Apple introduced a new hardware design in 2010 with the iPhone 4, with the device's frame acting as an antenna. If held the wrong way, the new design affected the signal strength, resulting in dropped calls. The problem became known as Antennagate.
"You literally had to hold your phone a certain way in order to make a call," Silva said.
iPhone 4. Credit: Apple
That was still a few years in the future as companies, already wary of adopting a consumer device for business purposes, realized Apple's smartphone offered limited enterprise capabilities. To help counter that, Apple in 2008 released an iOS SDK that let third-party developers create apps for the smartphone. That was followed by the launch of the App Store, where IT shops could access software to remotely manage the iPhone.
As Microsoft Exchange support was rolled into iOS, the platform began adding enterprise-specific features. "It became clear it wasn't going to be this painful process to manage a device that users wanted," Silva said. "I think it's fair to say that in most organizations it was iOS...that got them into MDM and EMM investments."
"They started with a great platform and opened up the right enterprise readiness capabilities to [EMM] vendors like us, and then they also provided enterprises the ability to build their own in-house applications and their own private app stores," Ryknowski added. "We had to scale quickly. That helped fuel a lot of our growth."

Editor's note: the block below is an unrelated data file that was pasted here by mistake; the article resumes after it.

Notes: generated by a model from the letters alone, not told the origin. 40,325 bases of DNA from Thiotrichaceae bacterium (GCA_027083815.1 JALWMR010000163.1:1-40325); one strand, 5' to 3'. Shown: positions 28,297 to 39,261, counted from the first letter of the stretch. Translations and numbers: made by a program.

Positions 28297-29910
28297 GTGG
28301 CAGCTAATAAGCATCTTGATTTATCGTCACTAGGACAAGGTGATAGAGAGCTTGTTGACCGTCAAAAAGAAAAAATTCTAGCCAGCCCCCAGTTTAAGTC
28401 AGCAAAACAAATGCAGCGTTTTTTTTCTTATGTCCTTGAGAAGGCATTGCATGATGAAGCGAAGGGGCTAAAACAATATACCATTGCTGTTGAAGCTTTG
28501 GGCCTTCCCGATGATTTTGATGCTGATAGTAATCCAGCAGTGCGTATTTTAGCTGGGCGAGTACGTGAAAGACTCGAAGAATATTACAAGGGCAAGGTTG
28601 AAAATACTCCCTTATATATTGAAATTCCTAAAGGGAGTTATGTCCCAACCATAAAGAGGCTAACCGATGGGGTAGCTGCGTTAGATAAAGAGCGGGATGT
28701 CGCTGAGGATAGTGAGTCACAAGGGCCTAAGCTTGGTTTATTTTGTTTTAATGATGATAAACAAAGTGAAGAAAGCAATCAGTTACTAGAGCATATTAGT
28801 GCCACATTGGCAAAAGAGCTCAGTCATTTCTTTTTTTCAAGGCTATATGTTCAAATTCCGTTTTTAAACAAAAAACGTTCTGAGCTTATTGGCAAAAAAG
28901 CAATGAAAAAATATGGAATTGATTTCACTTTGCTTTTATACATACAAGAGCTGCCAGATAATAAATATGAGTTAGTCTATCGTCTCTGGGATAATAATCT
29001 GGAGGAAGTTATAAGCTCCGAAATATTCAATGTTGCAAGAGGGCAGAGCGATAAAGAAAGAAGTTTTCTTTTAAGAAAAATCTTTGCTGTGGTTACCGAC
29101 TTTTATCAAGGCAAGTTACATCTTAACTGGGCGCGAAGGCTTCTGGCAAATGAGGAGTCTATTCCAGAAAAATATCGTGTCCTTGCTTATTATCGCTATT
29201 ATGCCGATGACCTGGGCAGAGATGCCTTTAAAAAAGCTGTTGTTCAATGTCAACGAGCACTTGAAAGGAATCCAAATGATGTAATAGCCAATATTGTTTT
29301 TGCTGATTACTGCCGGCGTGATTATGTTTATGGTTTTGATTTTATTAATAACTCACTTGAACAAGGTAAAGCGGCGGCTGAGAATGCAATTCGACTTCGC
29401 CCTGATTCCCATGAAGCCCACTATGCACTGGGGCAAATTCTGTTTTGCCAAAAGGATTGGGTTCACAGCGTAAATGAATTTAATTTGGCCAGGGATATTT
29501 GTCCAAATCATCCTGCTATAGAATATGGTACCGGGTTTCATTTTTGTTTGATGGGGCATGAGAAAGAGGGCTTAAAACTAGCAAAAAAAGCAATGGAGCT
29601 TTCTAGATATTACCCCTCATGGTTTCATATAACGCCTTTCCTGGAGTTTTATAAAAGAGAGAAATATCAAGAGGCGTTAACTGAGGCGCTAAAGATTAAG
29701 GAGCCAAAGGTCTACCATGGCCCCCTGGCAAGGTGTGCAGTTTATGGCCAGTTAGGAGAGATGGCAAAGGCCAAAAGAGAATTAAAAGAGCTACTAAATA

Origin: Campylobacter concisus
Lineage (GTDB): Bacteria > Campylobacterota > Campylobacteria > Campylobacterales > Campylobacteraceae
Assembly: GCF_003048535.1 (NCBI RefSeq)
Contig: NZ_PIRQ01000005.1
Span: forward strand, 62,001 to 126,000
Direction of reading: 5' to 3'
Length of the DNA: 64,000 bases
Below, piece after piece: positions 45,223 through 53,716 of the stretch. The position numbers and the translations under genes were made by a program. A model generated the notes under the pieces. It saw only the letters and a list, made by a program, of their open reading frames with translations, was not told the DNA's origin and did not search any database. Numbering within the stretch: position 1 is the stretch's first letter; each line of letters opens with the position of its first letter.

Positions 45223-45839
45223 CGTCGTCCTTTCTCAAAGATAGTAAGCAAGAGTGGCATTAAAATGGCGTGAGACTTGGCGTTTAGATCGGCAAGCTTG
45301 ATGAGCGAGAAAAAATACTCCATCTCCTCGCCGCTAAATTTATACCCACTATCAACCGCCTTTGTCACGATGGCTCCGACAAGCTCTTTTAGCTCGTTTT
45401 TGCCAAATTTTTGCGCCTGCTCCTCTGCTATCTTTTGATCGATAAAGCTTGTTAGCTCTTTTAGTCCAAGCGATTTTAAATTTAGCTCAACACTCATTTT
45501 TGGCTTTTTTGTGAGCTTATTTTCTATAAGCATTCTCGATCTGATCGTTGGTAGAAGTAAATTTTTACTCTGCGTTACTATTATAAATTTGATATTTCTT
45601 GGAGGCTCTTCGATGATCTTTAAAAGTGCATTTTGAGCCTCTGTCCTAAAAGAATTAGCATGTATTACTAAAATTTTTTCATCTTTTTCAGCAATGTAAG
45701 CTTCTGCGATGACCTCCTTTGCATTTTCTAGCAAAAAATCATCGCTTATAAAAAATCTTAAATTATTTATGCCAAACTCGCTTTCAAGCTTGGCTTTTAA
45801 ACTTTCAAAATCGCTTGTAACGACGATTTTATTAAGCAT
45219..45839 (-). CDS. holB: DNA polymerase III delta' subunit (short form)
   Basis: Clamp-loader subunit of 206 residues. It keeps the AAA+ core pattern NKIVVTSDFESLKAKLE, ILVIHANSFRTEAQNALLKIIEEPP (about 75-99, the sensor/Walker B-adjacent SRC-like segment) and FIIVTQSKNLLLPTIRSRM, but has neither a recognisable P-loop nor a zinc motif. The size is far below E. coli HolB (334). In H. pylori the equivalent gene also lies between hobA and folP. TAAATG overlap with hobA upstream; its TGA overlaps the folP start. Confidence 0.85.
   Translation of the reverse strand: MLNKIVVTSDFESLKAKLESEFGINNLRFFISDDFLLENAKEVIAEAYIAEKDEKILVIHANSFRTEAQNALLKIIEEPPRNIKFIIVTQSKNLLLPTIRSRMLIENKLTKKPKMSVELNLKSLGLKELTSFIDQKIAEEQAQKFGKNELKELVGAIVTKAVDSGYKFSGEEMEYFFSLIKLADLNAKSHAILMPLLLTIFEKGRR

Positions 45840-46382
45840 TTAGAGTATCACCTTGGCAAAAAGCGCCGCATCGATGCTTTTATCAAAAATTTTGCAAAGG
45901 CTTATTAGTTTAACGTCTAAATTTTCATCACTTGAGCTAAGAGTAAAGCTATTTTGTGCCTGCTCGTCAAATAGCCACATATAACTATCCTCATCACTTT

Android fights to catch up
While the Android mobile platform (acquired by Google in 2005) didn't take long to follow the iPhone, early Android phone prototypes still sported a physical keyboard like the Blackberry before it. Not until 2008 did the first Android smartphone with a touch interface appear. It was from HTC Corp.
But by then, Apple had taken the beachhead.
And, it wasn't until the beginning of 2011, and the release of Android 3.0 (Honeycomb), that mobile device management was introduced -- and then, it was only available on tablets, Silva said. Later that year, Android 4.0 was introduced on Nexus smartphones with MDM tools.
"Android support definitely lagged," Silva said. "The versions of Android around up until 2011 by all standards couldn't have been supported in the enterprise. Organizations weren't even thinking about it; they were just trying to solve the iOS problem."
At the time, corporate-issued Blackberries still had a double-digit market share of the mobile enterprise and were especially popular in the halls of government in Washington, D.C. The iPhone was considered a step down from a BlackBerry because it didn't support nearly as many enterprise-specific features.
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